Up to 86 million people around the world, driven by economic necessity, moved into known flood regions during the same period
Amid a growing number of natural calamities including those involving water-related hazards, a new study reveals that the number of people exposed to flood-affected areas in Bangladesh has increased up to 14.3 million from 2000 to 2015.
The study, published in the British journal Nature on Wednesday, found that up to 86 million people around the world, driven by economic necessity, moved into known flood regions during the same period – a sharp 24% increase, reports The Washington Post.
The number is as much as 10 times higher than previously thought.
In late December last year, another study predicted that Bangladesh could see a seven-fold increase in climate migration, forcing 3 million people to migrate from their homes due to climate disasters by 2050.
"People die and lose their homes and livelihood," said Beth Tellman, a human-environmental geographer at the University of Arizona and lead author of the latest paper.
Tellman and her colleagues collected satellite imagery of 913 large flood events around the world, from 2000 and 2018. They then compared the population of the flooded areas between 2000 to 2015.
The change in population in flood zones varied by location, the latest study shows. In Russia and Sri Lanka, for instance, the number of people living in those areas shrank. Jamaica stayed about the same. However, in India, the number of flood-affected population increased up to 44.8 million.
A total of 2.23 million square kilometres -- more than the entire area of Greenland -- were flooded between 2000 and 2018, affecting up to 290 million people, AFP reports citing the research.
And it's only going to get worse.
Computer modelling produced estimates that climate change and shifting demographics would mean an additional 25 countries facing a high risk of flooding by 2030.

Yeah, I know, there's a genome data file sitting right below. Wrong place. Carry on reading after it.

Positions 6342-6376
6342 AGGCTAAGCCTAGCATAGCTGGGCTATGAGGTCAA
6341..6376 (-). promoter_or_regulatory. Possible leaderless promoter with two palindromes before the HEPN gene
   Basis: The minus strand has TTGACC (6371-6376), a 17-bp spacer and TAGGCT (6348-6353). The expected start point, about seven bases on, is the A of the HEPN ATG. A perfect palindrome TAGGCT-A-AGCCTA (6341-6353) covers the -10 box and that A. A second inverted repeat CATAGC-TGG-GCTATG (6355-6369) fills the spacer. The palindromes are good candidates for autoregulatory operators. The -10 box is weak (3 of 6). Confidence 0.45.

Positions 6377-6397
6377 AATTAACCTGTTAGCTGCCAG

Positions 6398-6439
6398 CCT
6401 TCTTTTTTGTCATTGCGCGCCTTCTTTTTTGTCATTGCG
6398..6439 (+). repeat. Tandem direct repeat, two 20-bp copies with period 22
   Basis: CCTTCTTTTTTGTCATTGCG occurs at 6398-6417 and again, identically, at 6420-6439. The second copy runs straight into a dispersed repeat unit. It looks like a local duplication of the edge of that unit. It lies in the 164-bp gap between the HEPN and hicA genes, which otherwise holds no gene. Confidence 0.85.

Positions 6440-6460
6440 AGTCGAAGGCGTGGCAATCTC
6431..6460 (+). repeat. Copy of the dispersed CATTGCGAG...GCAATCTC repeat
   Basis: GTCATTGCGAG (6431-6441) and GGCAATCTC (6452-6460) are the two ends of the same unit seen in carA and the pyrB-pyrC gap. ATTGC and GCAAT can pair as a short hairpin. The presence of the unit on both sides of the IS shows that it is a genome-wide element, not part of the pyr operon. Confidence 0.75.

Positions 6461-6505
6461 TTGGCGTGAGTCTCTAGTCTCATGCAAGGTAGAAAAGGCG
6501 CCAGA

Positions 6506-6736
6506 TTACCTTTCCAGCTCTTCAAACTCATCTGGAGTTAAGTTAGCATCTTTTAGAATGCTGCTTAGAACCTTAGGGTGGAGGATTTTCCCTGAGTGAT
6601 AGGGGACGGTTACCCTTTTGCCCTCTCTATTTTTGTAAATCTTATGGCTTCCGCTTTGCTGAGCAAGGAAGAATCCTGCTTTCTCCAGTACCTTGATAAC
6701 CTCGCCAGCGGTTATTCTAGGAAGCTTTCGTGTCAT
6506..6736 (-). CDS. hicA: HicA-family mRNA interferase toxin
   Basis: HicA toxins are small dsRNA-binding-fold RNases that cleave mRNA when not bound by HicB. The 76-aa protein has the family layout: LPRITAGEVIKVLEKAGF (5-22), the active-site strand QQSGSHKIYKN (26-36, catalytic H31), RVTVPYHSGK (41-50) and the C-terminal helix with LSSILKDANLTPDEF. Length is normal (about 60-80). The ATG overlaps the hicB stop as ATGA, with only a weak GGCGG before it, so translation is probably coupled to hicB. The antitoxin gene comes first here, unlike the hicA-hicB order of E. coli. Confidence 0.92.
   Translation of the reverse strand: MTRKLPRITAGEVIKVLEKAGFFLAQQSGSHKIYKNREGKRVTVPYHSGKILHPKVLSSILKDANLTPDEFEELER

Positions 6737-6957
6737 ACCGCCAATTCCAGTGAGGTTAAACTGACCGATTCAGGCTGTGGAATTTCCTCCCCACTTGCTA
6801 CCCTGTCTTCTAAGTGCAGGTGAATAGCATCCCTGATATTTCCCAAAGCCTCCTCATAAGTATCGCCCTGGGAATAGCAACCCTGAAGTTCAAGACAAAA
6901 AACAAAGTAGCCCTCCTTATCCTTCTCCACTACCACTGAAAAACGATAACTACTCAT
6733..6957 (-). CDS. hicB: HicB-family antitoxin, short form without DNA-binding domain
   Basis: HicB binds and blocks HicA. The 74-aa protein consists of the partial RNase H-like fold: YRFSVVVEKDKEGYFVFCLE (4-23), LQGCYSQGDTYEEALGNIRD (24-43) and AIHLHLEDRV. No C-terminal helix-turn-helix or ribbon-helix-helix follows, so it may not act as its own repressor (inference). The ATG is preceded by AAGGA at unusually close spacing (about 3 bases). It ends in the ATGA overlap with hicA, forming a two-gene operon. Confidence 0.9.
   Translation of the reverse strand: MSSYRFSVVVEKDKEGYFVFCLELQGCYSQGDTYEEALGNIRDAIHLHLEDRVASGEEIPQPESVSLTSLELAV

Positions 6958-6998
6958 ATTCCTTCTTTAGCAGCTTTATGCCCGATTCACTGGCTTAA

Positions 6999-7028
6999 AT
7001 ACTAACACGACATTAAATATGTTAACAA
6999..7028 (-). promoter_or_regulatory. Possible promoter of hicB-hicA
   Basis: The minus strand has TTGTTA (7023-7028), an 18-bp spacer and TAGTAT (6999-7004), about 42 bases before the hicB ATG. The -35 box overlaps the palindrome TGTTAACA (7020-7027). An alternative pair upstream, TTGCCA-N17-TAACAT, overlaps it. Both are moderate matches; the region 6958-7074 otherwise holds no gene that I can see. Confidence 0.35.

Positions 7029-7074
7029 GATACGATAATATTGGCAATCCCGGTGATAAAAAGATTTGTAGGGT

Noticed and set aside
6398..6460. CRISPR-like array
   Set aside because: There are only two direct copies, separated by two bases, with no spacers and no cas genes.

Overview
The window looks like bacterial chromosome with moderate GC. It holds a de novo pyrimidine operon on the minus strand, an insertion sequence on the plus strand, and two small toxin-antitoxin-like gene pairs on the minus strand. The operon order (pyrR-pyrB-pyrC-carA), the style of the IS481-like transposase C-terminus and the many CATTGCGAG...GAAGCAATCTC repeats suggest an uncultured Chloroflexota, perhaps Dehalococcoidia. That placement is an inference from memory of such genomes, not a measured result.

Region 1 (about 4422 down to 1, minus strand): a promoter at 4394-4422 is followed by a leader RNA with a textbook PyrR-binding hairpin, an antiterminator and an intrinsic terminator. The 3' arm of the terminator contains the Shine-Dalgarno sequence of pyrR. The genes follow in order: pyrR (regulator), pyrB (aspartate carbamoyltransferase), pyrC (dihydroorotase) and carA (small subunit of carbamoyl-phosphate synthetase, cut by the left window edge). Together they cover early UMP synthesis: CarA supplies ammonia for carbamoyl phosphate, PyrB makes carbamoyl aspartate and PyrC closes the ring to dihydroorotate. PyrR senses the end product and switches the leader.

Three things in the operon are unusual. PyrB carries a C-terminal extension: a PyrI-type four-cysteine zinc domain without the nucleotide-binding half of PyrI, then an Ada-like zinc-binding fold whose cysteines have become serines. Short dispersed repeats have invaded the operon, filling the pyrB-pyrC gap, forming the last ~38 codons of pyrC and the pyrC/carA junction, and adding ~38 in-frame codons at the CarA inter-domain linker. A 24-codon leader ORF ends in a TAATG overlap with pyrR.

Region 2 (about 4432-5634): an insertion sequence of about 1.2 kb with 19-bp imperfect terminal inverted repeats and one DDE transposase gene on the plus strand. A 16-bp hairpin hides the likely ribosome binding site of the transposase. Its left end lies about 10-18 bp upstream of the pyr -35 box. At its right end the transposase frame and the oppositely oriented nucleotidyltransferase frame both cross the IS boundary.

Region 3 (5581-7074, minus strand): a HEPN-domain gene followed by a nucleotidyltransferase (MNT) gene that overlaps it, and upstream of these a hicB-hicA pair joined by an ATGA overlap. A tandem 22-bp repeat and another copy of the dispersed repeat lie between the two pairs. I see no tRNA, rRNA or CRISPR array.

"We are able to map floods that are often unmapped or not typically represented in flood models, such as ice melt floods or dam breaks," Beth Tellman told AFP.
"Dam breaks are especially impactful. In these dam overflow or dam break events, up to 13 million people were impacted, across just these 13 events," she said.
Most flood events in the database unveiled on Wednesday were caused by excess rainfall, followed by storm surges, snow or ice melt, and dam breaks.
Tellman said the research showed the benefit of building in flood prevention measures to rural and urban planning.
"It is well known that spending $1 on disaster management and prevention can save up to $6 on relief and recovery efforts," she said.
In a linked comment, Brenden Jongman, an expert at the World Bank, said the flood database was a "crucial step" in understanding the link between climate change and socio-economic development.
"Satellite technology can track changes in protective ecosystems, similarly to its use in monitoring flooding and population changes," he said.
"However, even the best combination of infrastructure and nature-based approaches might be insufficient to deal with rising sea levels -- the only option for some communities will be to manage their retreat out of flood-prone areas," added Jongman.